On the Wisdom of Taking Action

I’ve followed The Art of Manliness blog for quite some time now.
To say that it’s changed my life would be an understatement

The articles I really love, are the ones based on philosophy.
And the ones I really love are the ones that resonated with what I already knew, or had read and forgotten

Articles that distilled the advice of old greats like Marcus Aurelius and Seneca, with the new thinkers; Taleb, Stephen Pressfield, Ryan Holiday and Cal Newport.

Turns out, most of them are written by an awesome guy called Kyle Eschenroeder.
My favourite of all his writings is an article called, “10 Overlooked Truths About Taking Action

And a few days before, Kyle and Brett decided to write a little monster called, “Screw 10 Overlooked Truths! Here’s All of What We’ve learned about Taking Action!

Well, that’s what I would have called it! :)
They decided on the classier, “Meditations on the Wisdom of Action

The first thing on my list today is to print the little sucker and bind it and keep it right next to my well worn copy of Meditations.
This is something I’ll return to again and again.
And again.

The act of “doing” is something that always scares the shit out of me.
Doing something new. Doing something that I want to.
I thank God, that I’m surrounded by awesome family and friends.
Otherwise I think, I would have been a scared turtle-in-his-shell all my life.

This book expands that little circle to now include what Seneca calls the eminent dead. (some of the guys still live, mind you :) )

Here’s a few choice morsels

“The cucumber is bitter? Then throw it out. There are brambles in the path? Then go around. That’s all you need to know.”
–Marcus Aurelius

and

Books About Heaven.
Steven Pressfield relates a New Yorker cartoon in his (short) book Do the Work: “A perplexed person stands before two doors. One door says HEAVEN. The other says BOOKS ABOUT HEAVEN.”

He’s perplexed. He’s considering the book over the actual experience. It’s funny because it’s absurd… and because we know we’d have the same consideration.
Why would we deny ourselves direct experience?
Action is going to Heaven. Abstraction is reading about going to heaven.
(Reading a book can be Heaven when it’s a primary activity.)

and

Acting Is Dirty.
Creation is inherently messy. The Big Bang was an explosion that created everything we know. You were born into this world bloody while your mother endured the worst pain of her life.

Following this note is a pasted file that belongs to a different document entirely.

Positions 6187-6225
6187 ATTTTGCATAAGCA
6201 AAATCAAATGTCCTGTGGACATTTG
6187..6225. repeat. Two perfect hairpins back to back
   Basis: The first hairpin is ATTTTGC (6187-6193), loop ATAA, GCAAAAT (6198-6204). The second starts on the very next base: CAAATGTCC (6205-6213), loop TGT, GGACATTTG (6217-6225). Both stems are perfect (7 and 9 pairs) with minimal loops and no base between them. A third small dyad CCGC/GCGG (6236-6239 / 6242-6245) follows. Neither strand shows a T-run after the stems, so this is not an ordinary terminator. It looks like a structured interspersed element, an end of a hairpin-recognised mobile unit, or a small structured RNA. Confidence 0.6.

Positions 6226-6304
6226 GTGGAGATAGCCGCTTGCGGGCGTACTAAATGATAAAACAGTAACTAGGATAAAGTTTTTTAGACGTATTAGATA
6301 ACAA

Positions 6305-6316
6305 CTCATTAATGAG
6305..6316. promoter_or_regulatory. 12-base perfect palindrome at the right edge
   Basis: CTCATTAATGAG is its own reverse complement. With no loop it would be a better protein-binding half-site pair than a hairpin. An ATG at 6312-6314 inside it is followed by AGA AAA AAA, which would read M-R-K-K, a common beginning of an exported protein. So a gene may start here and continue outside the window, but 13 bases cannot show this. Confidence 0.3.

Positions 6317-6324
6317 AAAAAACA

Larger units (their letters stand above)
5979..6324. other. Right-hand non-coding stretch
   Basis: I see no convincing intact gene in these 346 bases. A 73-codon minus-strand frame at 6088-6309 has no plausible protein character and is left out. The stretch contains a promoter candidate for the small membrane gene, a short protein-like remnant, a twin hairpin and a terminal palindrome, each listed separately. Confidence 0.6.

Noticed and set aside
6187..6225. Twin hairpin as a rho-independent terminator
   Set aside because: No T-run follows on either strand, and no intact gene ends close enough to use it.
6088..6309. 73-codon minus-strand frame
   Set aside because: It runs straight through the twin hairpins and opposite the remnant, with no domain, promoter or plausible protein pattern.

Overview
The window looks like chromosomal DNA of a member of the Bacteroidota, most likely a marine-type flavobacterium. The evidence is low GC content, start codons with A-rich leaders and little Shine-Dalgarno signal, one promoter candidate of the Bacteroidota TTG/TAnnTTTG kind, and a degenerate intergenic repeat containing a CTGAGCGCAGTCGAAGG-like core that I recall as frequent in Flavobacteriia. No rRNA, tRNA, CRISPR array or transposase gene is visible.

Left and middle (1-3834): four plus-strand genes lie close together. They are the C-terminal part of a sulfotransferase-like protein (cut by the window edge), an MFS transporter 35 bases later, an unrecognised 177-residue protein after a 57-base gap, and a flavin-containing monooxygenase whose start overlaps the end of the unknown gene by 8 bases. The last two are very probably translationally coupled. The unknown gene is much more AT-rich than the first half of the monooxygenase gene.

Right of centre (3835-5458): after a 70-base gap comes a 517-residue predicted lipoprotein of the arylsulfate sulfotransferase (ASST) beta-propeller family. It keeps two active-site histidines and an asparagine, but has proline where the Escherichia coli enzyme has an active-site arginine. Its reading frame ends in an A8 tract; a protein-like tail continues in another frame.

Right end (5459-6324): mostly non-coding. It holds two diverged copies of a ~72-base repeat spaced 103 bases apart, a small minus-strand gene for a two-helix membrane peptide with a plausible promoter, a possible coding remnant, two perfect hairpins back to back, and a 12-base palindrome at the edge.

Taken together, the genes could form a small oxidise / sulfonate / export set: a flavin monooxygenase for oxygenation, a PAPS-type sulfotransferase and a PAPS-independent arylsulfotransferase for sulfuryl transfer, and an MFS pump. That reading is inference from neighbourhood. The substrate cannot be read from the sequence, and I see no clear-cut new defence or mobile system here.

….
Honest action won’t take you on a straight path. It may not make sense to you or those around you at first.
Instead, it will straighten your posture on any path you’re on. You won’t fear what others fear. You won’t regret what the others will.
You’ll have scars and remember the lessons they taught you. Others will look fragile because while they kept their training wheels on you let yourself fall down, endure the pain, and do it again.

and

“Spartans do not ask how many are the enemy…”.

“… but where are they.”
–Plutarch, Sayings of the Spartans

The Spartans knew they would meet the enemy and fight with courage. They didn’t ask for unnecessary information.
You don’t need to either.
Gather the minimum information you need to begin.
Then, before you think you’re ready, begin.

and

Motivation Follows Action.
Our fatal mistake is waiting to be motivated before we take action.

Action motivates.
I don’t feel like working out until I get my blood flowing. I’m too tired to have sex until we’ve begun. I don’t want to go to the party until I’m there.
Motivation will follow if you have the balls to go without them.

My favourites are the two examples of the principle I currently work so hard to achieve

Meditation as Action.
Meditation connects the mind to reality.
It is pure action. There is no frustration of what should be done. There is only doing.
Meditation is a right action that acts as a catalyst for more right action.
How do you meditate?
One way: Sit down. Set a timer for twenty minutes. Close your eyes. Feel the sensation of air flowing in and out of your nostrils and on your upper lip. Each time your mind wanders bring it back to the sensation. Do not get upset when your mind wanders; the point is to become more aware of your thoughts, not get rid of them. And whatever you do, don’t get upset at being upset.

alongside

Action is Waiting.
The most difficult action to take is often non-action.
Not stillness out of laziness, but out of self-discipline.
Waiting to look at your phone until your date is over.
Waiting for the other guy to stumble in a negotiation. Waiting to work out until your injury is healed.
The sniper must be patient. Warren Buffett says he makes mistakes every time he is bored with too much money.

Patience is an action. Laziness is not.

The booklet ends with …

Everything you do matters.
Act accordingly.

So do yourself a favour, take action and go grab the free pdf booklet right now.